October 2000 Industry Update

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Chipsets and Motherboards

Socket 370 and Socket 423

Intel found a problem in their i850 chipset, which turns out to be essentially a communication error between the ICH2 (I/O Controller Hub – formerly known as the South Bridge) and the MCH (Memory Controller Hub – formerly part of the North Bridge) of the i850 chipset. Intel was able to identify and fix the problem very quickly, preventing another i820-type disaster.

While some have indicated that there has been a delay because of this, Intel maintains that they have never claimed anything more specific than a Q4 release, which they say they will hit. The current expectation is that the chipset will be released during the last week of November.

Tier 1 motherboard manufacturers have already developed boards to support the Pentium 4, and have been hoping for a quick ramp. With only four to five weeks available after release, it doesn’t look like these hopes will be realized. In addition, with the transition from a 423-pin package to a 478-pin package around mid-year 2001, manufacturers may be a bit reticent to develop more than one or two motherboard models until they have a more solid footing, particularly with the recent drop in overall sales.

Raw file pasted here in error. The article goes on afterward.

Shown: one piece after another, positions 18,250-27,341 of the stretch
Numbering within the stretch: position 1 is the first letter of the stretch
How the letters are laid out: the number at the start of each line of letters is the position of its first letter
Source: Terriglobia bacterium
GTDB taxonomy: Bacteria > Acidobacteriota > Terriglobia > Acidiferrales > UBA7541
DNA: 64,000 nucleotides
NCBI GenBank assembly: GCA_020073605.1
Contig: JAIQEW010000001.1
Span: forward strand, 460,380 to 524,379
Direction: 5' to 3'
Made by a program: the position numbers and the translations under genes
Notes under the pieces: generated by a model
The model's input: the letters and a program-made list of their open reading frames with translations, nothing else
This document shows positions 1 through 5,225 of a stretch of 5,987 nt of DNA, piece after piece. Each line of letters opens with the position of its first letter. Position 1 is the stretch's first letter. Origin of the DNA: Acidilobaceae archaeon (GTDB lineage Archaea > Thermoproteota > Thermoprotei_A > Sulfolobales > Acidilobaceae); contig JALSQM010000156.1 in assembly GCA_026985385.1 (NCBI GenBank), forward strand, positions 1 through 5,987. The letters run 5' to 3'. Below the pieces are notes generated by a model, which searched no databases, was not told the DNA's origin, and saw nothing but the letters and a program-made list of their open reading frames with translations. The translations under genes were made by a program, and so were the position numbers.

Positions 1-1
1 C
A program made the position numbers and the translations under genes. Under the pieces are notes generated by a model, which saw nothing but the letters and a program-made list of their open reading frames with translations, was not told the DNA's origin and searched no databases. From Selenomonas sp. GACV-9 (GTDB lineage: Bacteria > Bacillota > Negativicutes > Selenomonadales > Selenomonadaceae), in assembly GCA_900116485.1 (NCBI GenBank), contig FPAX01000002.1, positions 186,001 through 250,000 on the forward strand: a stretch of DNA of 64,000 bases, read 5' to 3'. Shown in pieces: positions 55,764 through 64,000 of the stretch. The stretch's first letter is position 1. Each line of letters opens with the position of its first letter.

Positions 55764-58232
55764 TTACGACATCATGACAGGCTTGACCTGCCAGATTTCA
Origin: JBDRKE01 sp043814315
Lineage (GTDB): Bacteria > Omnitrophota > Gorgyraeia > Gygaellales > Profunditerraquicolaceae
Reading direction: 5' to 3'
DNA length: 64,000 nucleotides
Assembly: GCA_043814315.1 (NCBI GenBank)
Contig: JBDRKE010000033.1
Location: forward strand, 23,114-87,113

VIA has been sampling their PM266 chipset for Socket 370, with virtually every motherboard manufacturer of any size appearing to have a DDR based Pentium III motherboard in the works, with most ready to show at least a prototype at Comdex. This is probably too late to have any impact on the Christmas buying season, but manufacturers are anxious to get a DDR solution to the market this year, even if only for show. FIC and MSI and possibly one or two other manufacturers reportedly will be shipping their DDR boards in late November or early December.

The i815E chipset seems to be finally providing integrators and OEMs with a replacement for the i440BX chipset, which will be discontinued at the end of this year. The excellent memory performance, along with the apparent lack of problems, has proven that Intel can still design and manufacture a good quality product.

Socket A

VIA has also been sampling their KM133 chipset, which should provide integrators and OEMs with a solution for a wider range of the market, which should, in turn, help reduce their costs. Motherboards based upon this chipset will also apparently miss the Christmas buying season, with a few companies releasing products in late November or early December – at least a month later than originally expected.

AMD will be releasing their 760 chipset near the end of October. Only a few motherboard manufacturers, which includes FIC and MSI, will be initially offering product based upon this chipset. Most appear to be waiting until Q1 to produce and ship their products, though several may have prototypes available at Comdex.

It appears that no other chipsets for Socket A will appear this year, though ALi seems to have an outside shot at it. Some timing issues between chipsets and DDR modules seems to have delayed the actual release of motherboards using the ALi chipset, which may not be good for their reputation. SiS will likely not have any product available until at least Q1, however that may be just in time for the volume ramp of DDR products.


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